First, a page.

Pandemic spurred exodus of Ontario family doctors, study indicates

From the Canadian Press, featured on CBC News Toronto and The Globe & Mail

Ontario family doctors left the profession at the start of the pandemic at double the rate of the years before COVID-19 hit, new research indicates.

About three per cent of family doctors across the province — 385 doctors — stopped practising between March and September 2020, according to a study led by Unity Health Toronto that was published Monday in Annals of Family Medicine.

That accounted for an estimated 170,000 patients losing access to primary care, and was higher than the 1.6 per cent of family doctors who stopped working during a comparable period each year between 2010 and 2019.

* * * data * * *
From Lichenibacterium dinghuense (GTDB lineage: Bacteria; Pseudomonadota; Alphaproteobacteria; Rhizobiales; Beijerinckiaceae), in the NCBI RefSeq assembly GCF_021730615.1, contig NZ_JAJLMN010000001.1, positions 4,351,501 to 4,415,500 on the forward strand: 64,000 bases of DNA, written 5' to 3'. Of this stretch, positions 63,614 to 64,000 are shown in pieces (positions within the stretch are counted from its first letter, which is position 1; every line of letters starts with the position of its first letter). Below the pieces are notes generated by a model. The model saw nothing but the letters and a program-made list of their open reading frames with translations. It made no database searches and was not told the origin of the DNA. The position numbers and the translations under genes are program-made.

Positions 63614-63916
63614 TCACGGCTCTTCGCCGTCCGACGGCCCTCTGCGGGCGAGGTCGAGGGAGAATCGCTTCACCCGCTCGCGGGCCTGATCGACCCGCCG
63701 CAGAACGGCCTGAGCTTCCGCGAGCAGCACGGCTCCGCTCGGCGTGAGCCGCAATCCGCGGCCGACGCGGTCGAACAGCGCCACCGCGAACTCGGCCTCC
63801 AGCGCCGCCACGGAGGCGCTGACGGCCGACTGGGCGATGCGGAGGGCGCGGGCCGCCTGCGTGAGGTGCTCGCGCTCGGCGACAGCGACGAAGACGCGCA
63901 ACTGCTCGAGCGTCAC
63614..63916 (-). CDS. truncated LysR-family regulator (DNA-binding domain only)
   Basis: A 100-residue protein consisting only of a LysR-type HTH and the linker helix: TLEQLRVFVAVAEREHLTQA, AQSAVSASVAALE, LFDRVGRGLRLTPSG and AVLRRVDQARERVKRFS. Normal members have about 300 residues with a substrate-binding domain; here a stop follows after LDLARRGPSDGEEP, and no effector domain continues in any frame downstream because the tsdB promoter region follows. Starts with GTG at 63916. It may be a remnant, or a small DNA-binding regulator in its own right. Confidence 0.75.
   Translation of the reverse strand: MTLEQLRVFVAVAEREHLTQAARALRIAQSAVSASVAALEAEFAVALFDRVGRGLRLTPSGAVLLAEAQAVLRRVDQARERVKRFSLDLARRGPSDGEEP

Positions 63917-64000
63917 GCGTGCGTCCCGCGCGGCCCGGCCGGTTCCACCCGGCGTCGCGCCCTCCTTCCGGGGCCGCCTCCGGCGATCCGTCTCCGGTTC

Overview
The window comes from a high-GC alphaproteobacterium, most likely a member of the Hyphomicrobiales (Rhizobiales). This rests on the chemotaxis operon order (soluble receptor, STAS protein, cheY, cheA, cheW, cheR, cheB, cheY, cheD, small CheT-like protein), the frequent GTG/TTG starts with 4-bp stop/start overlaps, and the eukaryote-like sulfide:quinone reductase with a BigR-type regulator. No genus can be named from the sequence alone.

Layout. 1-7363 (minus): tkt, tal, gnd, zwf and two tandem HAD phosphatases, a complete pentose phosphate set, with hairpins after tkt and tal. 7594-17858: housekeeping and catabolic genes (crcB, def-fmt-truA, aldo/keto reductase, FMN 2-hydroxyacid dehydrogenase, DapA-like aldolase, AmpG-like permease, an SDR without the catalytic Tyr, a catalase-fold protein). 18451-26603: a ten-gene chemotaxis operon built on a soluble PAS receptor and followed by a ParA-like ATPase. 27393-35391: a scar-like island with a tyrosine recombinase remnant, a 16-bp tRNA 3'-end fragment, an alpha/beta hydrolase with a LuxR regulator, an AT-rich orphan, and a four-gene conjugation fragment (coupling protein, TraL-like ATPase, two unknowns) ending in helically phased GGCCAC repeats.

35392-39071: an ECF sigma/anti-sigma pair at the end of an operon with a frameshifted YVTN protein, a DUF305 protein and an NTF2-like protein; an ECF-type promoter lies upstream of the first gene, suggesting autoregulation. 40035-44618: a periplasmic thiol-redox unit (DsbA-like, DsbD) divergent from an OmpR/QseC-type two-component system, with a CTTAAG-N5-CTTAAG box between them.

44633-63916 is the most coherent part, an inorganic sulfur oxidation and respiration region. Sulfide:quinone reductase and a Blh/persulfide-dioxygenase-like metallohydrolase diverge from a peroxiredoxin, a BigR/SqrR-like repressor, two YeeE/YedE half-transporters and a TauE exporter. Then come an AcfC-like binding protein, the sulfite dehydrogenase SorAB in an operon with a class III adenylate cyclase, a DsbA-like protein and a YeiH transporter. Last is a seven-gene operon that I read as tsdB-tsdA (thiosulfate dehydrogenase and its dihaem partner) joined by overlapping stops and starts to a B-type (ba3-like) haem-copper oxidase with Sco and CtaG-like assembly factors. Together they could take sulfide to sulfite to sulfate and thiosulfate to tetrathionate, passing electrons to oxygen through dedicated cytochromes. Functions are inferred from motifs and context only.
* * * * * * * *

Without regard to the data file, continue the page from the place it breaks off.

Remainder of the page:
“The pandemic has made a bad situation even worse in primary care,” said lead author Dr. Tara Kiran, a family doctor and researcher at St. Michael’s Hospital, which is part of the Unity Health Toronto network.

“We really need to address this issue by supporting more people to go into family medicine and primary care.”

The work builds on figures released last week that showed as of March 2020, nearly 1.8 million Ontarians did not have a family doctor and another 1.7 million Ontarians have a family doctor older than 65 years old.

“This is a big problem for patients in Ontario,” Kiran said.

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